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Speed and Consequences

Dr. John Foote // November 11, 2020 // By

Drop in skier density on slopes this winter may tempt some to ski faster than ever

speed and consequences

When many Canadians were in full lockdown in early spring, I eerily recall being one of few drivers on downtown Toronto empty streets. As an essential worker, I had to show up to work in the ED, no matter what.

The wide-open city gave people the opportunity to drive much faster and more aggressively than usual. I watched stop signs become “optional” for some drivers and saw some scary speeds in quiet neighbourhoods. I worry that a predicted drop in skier density on the slopes this year may tempt some to ski faster than ever—which could increase the severity of ski injuries.

The classic mechanical physics formula to calculate kinetic energy of a moving object (energy = ½ mass x velocity2) tells us that if you double your speed, an impact will have four times the energy.

In real life conditions, though, the formula above may underestimate the effect of speed on the severity of any injury. This is true for car versus pedestrian injuries. A pedestrian struck by a car travelling at 30 kph has a five per cent chance of dying. When average speeds reach 45 kph, the likelihood of dying jumps to 45 per cent.

Similar data exists for ski injuries and speed. The relationship between speed and injury severity likely explains why expert skiers may have fewer injuries than beginners, but any injuries they do have are much more severe.

Grooming slopes billiard-table smooth has its obvious benefits to our ski-egos, but the detriment not often realized is that our increase in speeds puts the science of physics and helmet manufacturers in opposite corners. In Colorado, an average of 10 skiers die on-piste each year. The majority of the fatalities are expert men in their 30s—on a blue run—who hit a tree while skiing at high speed. Even if you find your favourite run empty of other skiers this special winter, and with so many ways to get thrills in our sport, resist the simple urge to put your foot down on the accelerator.

by Dr. John Foote

Dr. John is an emergency room physician at Toronto’s Mount Sinai Hospital and a Devil’s Glen skier.

from Fall 2020 issue

from the archives

Tags:

Speed and Consequences

Dr. John Foote // // By


Drop in skier density on slopes this winter may tempt some to ski faster than ever

speed and consequences

When many Canadians were in full lockdown in early spring, I eerily recall being one of few drivers on downtown Toronto empty streets. As an essential worker, I had to show up to work in the ED, no matter what.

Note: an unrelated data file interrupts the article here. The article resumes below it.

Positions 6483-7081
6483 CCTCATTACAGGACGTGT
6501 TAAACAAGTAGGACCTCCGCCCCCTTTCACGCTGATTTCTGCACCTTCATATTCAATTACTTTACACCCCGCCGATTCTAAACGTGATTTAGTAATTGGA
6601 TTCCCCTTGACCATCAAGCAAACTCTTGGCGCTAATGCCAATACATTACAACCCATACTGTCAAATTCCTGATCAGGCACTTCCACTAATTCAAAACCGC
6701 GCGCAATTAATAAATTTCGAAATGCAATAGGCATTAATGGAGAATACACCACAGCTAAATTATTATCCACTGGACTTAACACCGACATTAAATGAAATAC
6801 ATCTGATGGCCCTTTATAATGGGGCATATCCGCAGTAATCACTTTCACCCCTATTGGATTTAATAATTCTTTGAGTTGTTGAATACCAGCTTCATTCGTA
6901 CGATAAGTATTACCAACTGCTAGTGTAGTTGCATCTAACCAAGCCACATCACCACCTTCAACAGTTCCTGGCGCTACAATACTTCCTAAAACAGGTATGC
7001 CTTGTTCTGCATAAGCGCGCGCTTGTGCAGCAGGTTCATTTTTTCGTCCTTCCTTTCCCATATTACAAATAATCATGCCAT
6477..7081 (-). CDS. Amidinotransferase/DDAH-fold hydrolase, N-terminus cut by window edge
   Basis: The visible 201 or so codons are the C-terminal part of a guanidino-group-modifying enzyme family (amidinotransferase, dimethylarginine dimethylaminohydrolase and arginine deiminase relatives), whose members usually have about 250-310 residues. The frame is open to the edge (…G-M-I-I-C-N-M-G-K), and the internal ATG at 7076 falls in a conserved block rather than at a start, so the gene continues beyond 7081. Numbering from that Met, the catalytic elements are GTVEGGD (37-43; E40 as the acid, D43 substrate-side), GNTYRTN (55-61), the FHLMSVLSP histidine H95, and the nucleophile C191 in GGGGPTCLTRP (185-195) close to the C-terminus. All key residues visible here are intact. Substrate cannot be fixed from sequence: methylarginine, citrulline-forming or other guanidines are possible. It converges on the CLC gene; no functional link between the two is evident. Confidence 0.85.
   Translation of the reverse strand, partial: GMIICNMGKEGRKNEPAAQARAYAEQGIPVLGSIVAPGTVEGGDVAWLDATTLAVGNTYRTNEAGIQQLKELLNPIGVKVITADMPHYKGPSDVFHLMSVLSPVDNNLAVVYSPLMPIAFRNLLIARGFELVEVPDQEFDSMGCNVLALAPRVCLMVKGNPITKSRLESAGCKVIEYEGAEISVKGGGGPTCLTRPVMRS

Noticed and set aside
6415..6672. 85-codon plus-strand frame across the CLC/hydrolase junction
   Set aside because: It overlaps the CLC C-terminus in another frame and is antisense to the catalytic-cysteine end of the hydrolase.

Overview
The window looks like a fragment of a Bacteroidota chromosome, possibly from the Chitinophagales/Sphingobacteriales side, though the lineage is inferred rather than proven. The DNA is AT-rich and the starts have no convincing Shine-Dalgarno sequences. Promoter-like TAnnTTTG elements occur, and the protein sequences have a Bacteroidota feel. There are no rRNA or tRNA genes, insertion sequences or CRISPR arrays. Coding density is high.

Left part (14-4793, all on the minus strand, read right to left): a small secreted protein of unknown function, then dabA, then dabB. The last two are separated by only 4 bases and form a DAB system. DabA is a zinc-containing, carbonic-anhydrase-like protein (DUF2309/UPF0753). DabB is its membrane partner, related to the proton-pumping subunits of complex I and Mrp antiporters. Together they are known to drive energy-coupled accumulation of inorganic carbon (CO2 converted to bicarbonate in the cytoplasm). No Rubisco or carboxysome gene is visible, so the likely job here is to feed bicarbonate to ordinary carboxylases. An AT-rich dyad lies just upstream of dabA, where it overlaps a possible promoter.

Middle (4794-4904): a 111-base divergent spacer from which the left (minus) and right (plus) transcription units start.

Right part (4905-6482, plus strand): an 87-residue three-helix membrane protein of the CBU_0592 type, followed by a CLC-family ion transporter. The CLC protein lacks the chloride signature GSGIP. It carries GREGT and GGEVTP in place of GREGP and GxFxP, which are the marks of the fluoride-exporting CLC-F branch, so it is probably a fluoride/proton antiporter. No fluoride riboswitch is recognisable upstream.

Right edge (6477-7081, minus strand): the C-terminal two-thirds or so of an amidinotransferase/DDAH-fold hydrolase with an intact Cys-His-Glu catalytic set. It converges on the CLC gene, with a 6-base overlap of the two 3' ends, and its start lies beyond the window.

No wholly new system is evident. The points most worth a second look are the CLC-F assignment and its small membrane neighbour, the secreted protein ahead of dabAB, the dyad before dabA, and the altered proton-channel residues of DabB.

The wide-open city gave people the opportunity to drive much faster and more aggressively than usual. I watched stop signs become “optional” for some drivers and saw some scary speeds in quiet neighbourhoods. I worry that a predicted drop in skier density on the slopes this year may tempt some to ski faster than ever—which could increase the severity of ski injuries.

The classic mechanical physics formula to calculate kinetic energy of a moving object (energy = ½ mass x velocity2) tells us that if you double your speed, an impact will have four times the energy.

In real life conditions, though, the formula above may underestimate the effect of speed on the severity of any injury. This is true for car versus pedestrian injuries. A pedestrian struck by a car travelling at 30 kph has a five per cent chance of dying. When average speeds reach 45 kph, the likelihood of dying jumps to 45 per cent.

Similar data exists for ski injuries and speed. The relationship between speed and injury severity likely explains why expert skiers may have fewer injuries than beginners, but any injuries they do have are much more severe.

Grooming slopes billiard-table smooth has its obvious benefits to our ski-egos, but the detriment not often realized is that our increase in speeds puts the science of physics and helmet manufacturers in opposite corners. In Colorado, an average of 10 skiers die on-piste each year. The majority of the fatalities are expert men in their 30s—on a blue run—who hit a tree while skiing at high speed. Even if you find your favourite run empty of other skiers this special winter, and with so many ways to get thrills in our sport, resist the simple urge to put your foot down on the accelerator.

by Dr. John Foote

Dr. John is an emergency room physician at Toronto’s Mount Sinai Hospital and a Devil’s Glen skier.

from Fall 2020 issue

from the archives

Tags:

Quick Links

Subscribe and SAVE!

Just $5.00 an issue!

1 year (4 issues) for $20 + tax! Outside Canada is additional for postage.